- Man pleads guilty but mentally ill in 2013 murder
- Telephone, computer network outages at 22 Rockford schools
- Byron native selected as Sailor of the Year for Navy Band Southwest
- Illinois Tollway awards $337 million in contracts, sets budget
- 44 earn bachelor’s degrees at Saint Anthony College of Nursing
- Goodwill opens Donation Express site on Perryville
- Rock Valley College to manage TechWorks program
- University of Illinois at Chicago names chancellor
- Salvation Army to distribute food, toys to nearly 2,000 families
- American Manufacturing Competitiveness Act signed into law
Why is there life? U of I researchers and a multidisciplinary team seek the answer
By Susan Jongeneel
Media/Communications Specialist, University of Illinois College of Agricultural, Consumer and Environmental Sciences
URBANA, Ill. — University of Illinois microbiologists Isaac Cann and Roderick Mackie of the Animal Sciences Department at the College of Agricultural, Consumer and Environmental Sciences (ACES) said that an $8 million, five-year NASA Astrobiology Institute (NAI) grant just awarded to scientists working at the Institute for Genomic Biology (IGB) at the U of I, Baylor and UC-Davis, is “building on an Illinois tradition” of multidisciplinary cooperation.
The project brings together researchers from microbiology, geobiology, computational chemistry, genomics and physics. The group is interested in “universal biology,” the study of how living matter emerged and evolved. Their findings could have implications for NASA’s search for life elsewhere in the universe.
The research builds on a paradigm-shattering discovery made by Carl Woese, microbiologist and current holder of the Ikenberry Endowed Chair at the U of I. In 1977, he discovered a new domain of life, the Archaea. In doing so, he overturned the dogma that there are only two domains of life, the Eukarya (animals, plants, fungi, and some single-celled organism) and the Prokaryotes (all other organisms).
By analyzing a molecular chronometer, he found two groups within the Prokaryotes, as different from each other as they were from the Eukarya. The Archaea have a simple genetic makeup and, like bacteria, no nucleus. Many thrive under anaerobic conditions or at high temperatures, similar to what has been imagined to be the early environment of Earth.
Woese also hypothesized that life sprang not from a common ancestor but rather, from a loosely knit, diverse conglomeration, or “soup,” of non-cellular entities that he called progenotes. They evolved as a unit and exchanged information between themselves rather than from parent to progeny.
The progenotes became cells and broke into several distinct communities, at which point they could no longer exchange genetic material related to fundamental processes of life. Woese called this the Darwinian Threshold. The communities became the three primary lines of descent: Bacteria, Archaea and Eukarya.
Cann and his collaborators, Gary Olsen and Rachel Whitaker of the U of I, and Scott Dawson of UC-Davis, will look for evidence that progenotes and the Darwinian Threshold existed. They will take components from the DNA replication, transcription and translation machineries of one domain and try to fit them into other domains.
“Isaac has a very special system where he can take components of the replication machinery from the different domains of life and mix and match to see whether they work or not,” explained professor Rod Mackie, who is also part of the NAI project.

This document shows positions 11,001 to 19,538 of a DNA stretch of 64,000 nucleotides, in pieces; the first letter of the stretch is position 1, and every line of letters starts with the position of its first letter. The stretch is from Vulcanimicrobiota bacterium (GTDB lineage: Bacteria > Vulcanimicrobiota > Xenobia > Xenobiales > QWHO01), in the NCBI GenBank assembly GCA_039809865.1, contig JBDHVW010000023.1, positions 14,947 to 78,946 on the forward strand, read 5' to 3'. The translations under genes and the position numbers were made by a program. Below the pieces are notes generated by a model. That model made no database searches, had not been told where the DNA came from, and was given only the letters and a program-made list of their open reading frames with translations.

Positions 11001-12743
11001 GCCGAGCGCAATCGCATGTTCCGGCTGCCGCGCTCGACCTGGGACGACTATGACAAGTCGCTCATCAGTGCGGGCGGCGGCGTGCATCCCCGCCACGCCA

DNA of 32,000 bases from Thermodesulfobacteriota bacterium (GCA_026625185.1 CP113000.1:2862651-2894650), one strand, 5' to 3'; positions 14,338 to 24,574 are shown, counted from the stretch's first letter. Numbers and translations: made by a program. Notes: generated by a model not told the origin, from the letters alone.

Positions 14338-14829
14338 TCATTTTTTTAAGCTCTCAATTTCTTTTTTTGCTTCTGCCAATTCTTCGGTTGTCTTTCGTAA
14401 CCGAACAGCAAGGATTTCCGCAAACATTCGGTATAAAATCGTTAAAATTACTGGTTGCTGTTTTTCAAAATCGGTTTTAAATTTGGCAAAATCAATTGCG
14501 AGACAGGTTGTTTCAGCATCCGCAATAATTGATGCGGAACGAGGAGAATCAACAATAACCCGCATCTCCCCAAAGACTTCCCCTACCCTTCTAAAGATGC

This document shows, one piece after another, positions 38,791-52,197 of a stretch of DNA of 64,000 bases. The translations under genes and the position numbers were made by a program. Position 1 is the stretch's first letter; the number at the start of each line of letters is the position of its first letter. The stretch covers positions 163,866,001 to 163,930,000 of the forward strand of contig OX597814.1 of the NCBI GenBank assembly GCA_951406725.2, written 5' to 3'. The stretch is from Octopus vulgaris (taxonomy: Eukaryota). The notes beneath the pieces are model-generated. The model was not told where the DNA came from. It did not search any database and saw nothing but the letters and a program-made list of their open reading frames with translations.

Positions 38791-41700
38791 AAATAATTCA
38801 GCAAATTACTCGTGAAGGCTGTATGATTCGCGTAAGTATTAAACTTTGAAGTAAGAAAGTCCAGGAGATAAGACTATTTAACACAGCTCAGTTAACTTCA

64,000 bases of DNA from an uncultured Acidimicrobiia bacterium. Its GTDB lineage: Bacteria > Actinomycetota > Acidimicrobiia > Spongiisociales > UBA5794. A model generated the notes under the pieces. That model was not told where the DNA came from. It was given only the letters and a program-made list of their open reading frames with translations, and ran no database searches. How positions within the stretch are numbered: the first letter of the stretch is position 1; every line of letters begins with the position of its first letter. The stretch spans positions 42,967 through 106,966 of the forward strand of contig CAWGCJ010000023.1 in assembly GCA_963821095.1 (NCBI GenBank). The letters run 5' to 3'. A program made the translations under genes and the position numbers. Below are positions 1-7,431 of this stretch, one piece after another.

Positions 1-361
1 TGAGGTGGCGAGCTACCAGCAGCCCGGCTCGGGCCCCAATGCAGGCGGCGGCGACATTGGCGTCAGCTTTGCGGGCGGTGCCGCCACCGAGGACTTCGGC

A process that accepts a component from another domain has not crossed the threshold, which is why it is still amenable to change. It is evidence of the existence of the threshold and the pre-Darwinian state.
Why work with the Archaea?
“They are storage of a lot of nature’s really brilliant inventions that are not present in bacteria and eukaryotes,” Cann said. “The more we look at them, the more we see the excellence of nature.”
Mackie, U of I professors Bruce Fouke (geology) and Charles Werth (civil engineering), and Susan Rosenberg and Philip Hastings from Baylor College of Medicine (molecular and human genetics) are exploring how cells respond to their environments. This question is important for astrobiology because it dictates the nature and speed of evolution and may be a factor in assessing new forms of life that are discovered elsewhere.
They use a geobiocell, a microfluidic device in which they can establish steep environmental gradients under controlled conditions. The device allows them to look at changes in a very small place at a very rapid pace, making it easier to see how the genomes of cells and simple communities respond to changes in their environment.
Cann and Mackie hope their research will shed light on molecular processes that we do not fully understand now.
ACES Associate Dean of Research Neal Merchen said, “The contributions of Professors Cann and Mackie to this project illustrate the tremendous breadth of impactful research carried out by ACES faculty and the engagement of our scientists in teams that are addressing the biggest questions in biology.”
In addition to the research, the project includes an educational/public outreach component, growing out of initiatives led by Fouke at IGB. Cann said the fact that these initiatives were already in place was very important to the success of the grant.
The education component includes a middle-school Student Teacher Scientist Partnership (STSP) program with the National Park Service at Yellowstone National Park, web-based videos for middle-school students that will also be used in Sweden, online undergraduate and graduate courses at the College of Liberal Arts and Sciences, and an astrobiology course at the Illinois Osher Lifelong Institute for students ages 50 and older.
From the Dec. 26, 2012-Jan. 1, 2013, issue